It's been nearly two years since I wrote a list of 8 business etiquette tips. Since that time, I'm fairly confident I have all but stopped workplace nail trimming, at least in a large portion of Austin, Texas. I wholeheartedly hope that everyone who packed up the nail trimmers was able to close an extra deal with the time saved. You're welcome!
Since the start of 2014, I've logged thousands of air and road miles visiting customers, attended countless meetings, and had plenty of opportunity to rack up another list. I create these lists with the loud caveat that I'm far from perfect, and I'm constantly working to improve (see #8). Whether you work for a large, established organization or a fledgling start-up, making small changes in workplace behavior can have a large impact.
Use the mute button with extreme caution. I once had a call with a VP who was working remotely and talking over so much background noise that at the end of the call, I asked him if he had a Dixieland band in his car. For that reason and for the sheer number of flushing toilets I've heard on business calls, I know that the mute button is a necessary business tool. However, for more intimate calls where just a few of you are present, pressing the mute button isn't always the best idea. If the customer is speaking, you should be listening to every word they say. Plus, you're not fooling the guy on the other side of the phone. The customer can hear the lack of background hum when you place them on mute, so it's evident you're either not listening or talking about your next move.
Interrupt closed-door meetings during emergencies only. Meeting interruptions suck the life out of productivity, yet I've worked at several companies where barging in at any old time is commonplace. Have an urgent customer concern that can't wait? Come on in! Is the building on fire? No need to knock, thanks! Perhaps companies can adopt the policy that some kindergarten teachers use with their students: "Are you barfing, burning, or bleeding?" If not, please consider that almost everything can wait.
Always consider that time is a person's biggest asset. This goes for customers and colleagues alike. One of my former mentors had a mantra that we should be selfish with our time. Since open office environments are the new normal, workplace productivity is challenged by the many distractions that we face daily. Try to schedule conversations that will last more than a few minutes. Pay attention to visual cues like headsets which indicate that the person working is in the middle of something. Or, wear a hot dog hat. It's worked for me in the past!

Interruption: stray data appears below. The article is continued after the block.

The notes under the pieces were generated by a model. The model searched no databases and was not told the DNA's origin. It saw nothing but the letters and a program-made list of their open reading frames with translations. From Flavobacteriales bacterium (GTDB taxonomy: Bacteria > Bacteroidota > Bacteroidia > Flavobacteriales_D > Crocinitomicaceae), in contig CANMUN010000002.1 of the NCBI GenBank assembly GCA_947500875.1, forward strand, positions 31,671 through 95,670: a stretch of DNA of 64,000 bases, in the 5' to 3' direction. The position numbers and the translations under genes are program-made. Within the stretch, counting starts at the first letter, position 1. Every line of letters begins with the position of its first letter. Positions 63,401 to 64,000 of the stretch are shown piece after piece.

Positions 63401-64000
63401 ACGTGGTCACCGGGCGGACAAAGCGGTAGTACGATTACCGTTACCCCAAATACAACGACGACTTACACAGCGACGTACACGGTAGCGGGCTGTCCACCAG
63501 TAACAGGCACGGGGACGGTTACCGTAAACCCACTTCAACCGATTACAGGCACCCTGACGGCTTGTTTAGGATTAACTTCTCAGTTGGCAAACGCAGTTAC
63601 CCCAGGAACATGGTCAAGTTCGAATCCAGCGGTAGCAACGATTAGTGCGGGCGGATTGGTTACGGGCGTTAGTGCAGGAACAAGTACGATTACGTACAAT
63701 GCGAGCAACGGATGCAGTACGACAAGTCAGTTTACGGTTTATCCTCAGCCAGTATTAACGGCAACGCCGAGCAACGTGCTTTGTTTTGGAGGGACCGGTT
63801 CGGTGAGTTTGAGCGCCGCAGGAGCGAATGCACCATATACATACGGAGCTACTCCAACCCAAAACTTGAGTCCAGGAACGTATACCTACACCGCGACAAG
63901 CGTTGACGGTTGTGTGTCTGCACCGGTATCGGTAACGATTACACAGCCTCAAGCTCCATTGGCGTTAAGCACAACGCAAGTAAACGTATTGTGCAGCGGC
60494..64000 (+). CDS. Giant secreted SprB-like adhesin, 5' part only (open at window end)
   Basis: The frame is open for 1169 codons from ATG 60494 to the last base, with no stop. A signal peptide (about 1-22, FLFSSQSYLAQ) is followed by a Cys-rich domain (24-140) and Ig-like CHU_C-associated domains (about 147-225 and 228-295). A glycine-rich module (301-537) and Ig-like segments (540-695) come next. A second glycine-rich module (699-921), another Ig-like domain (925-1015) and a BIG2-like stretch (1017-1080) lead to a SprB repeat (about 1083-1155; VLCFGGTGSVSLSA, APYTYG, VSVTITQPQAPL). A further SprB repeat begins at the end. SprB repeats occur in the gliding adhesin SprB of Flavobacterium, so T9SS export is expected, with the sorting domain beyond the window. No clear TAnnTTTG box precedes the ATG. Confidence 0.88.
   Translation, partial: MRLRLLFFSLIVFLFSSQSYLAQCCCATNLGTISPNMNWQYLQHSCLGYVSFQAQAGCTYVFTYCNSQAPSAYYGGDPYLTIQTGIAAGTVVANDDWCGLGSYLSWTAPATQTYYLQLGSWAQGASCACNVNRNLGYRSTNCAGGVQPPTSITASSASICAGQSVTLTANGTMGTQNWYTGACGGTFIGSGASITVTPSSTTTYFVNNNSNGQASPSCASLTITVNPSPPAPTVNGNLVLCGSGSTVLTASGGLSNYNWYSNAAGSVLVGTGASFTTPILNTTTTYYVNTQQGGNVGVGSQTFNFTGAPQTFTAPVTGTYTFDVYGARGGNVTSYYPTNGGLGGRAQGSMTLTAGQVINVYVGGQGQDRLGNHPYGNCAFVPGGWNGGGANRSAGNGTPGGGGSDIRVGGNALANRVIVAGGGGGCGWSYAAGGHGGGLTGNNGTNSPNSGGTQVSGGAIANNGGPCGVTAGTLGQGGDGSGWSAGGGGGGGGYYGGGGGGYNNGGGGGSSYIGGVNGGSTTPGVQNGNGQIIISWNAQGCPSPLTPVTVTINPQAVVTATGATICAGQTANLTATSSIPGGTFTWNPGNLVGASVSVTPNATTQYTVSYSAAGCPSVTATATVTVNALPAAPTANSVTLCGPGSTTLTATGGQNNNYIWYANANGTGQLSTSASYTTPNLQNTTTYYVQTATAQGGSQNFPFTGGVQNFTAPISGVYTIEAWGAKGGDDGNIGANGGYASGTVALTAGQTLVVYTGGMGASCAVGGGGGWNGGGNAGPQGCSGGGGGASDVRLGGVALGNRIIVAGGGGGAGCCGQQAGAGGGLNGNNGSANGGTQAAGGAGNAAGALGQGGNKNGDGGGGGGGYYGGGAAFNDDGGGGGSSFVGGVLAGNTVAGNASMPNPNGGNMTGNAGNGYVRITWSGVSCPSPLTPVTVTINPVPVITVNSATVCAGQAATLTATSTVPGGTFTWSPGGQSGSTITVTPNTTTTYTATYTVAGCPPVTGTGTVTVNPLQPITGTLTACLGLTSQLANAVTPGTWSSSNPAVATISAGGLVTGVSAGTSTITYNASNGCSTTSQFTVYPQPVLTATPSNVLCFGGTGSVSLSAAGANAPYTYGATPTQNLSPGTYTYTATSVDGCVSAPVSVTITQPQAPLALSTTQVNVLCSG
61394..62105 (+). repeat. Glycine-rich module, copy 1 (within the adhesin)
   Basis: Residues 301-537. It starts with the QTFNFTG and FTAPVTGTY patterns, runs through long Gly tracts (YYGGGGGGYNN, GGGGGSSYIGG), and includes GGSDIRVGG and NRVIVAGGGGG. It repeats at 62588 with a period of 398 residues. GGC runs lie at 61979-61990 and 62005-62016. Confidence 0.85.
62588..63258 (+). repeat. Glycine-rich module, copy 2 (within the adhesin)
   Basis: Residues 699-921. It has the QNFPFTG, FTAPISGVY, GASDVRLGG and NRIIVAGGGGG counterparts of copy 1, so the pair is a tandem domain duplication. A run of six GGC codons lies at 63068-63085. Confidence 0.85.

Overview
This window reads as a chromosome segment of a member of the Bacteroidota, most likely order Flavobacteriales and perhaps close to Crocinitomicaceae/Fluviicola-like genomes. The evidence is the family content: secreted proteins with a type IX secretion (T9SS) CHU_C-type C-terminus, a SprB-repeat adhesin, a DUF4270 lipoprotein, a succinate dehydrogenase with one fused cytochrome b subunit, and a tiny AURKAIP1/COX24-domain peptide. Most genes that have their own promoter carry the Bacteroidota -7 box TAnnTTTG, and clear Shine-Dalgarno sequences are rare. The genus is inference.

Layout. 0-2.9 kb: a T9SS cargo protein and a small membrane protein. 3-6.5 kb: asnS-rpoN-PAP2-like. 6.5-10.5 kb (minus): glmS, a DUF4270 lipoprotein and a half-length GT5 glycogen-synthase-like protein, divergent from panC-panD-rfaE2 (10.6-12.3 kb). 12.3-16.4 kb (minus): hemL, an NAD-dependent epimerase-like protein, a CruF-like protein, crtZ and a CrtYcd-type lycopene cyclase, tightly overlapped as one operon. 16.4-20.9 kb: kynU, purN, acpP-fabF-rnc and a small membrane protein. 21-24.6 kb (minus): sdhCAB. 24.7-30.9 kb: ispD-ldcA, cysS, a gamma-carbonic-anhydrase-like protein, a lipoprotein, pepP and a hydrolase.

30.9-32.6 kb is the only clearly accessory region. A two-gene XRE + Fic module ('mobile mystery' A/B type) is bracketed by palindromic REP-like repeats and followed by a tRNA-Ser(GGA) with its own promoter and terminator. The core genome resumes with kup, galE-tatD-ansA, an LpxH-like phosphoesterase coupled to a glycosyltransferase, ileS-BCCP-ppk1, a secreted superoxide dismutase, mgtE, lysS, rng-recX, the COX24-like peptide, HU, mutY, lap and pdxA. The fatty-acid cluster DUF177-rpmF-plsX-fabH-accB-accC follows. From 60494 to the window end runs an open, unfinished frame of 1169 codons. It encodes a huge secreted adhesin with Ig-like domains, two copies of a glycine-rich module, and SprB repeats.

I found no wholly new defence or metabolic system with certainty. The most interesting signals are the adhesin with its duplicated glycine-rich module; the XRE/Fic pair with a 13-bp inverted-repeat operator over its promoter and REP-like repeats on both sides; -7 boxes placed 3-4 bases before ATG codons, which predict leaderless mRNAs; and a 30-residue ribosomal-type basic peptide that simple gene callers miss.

Some things are better left unsaid, especially when it comes to personal information. I once met a C-level executive who used her first opportunity to build rapport with me by revealing such intimate details of her medical issues that it took everything within my power not to gag on the spot. Sadly, I can't think about her impressive career accomplishments without conjuring up images I really don't want to conjure.
Express gratitude. This was on my last list, but it's so important it bears repeating. The other day, I took a moment to thank a person on a different team for their contributions to our company. I believed that this particular person knew I was grateful to them, but their response indicated to me that it was worth every minute I spent spelling it out in writing. Expressing gratitude in the workplace costs nothing, but it makes such an impact on work culture.
The only appropriate time to talk on the phone in the office bathroom is if you've fallen and you can't get up. Recently, I went into the restroom at work and a woman I don't know was standing at the sink, having a phone conversation with her husband. Let's just say that I didn't practice being direct, because I had other things on my mind. I could have interrupted her call and asked her to leave, but instead, I ducked into a stall and did a desperate dance of urgency while I waited for her to end the call, at which point I said, "Thank you! I waited so your husband wouldn't have to hear me flush." I accepted her sincere apology, convinced she won't make that mistake again!
Nail-biting should be reserved for hitting your quota (and even then, done in the privacy of your home or car). We've already talked about workplace nail trimming. The same goes for biting your nails, especially in close quarters. I seem to be plagued by people who like to chew on their hands in my presence, but I'm getting better about asking them directly to please stop.
Speaking of being direct, it's a really good practice. I grew up in the South, where addressing things directly isn't in our DNA, so I continue to work on this really important skill. The more I grow as a manager, the more I understand first-hand that while having direct conversations can often be the most difficult, they also have the biggest impact. Addressing problems head-on takes less time, and helps everyone get back to business.
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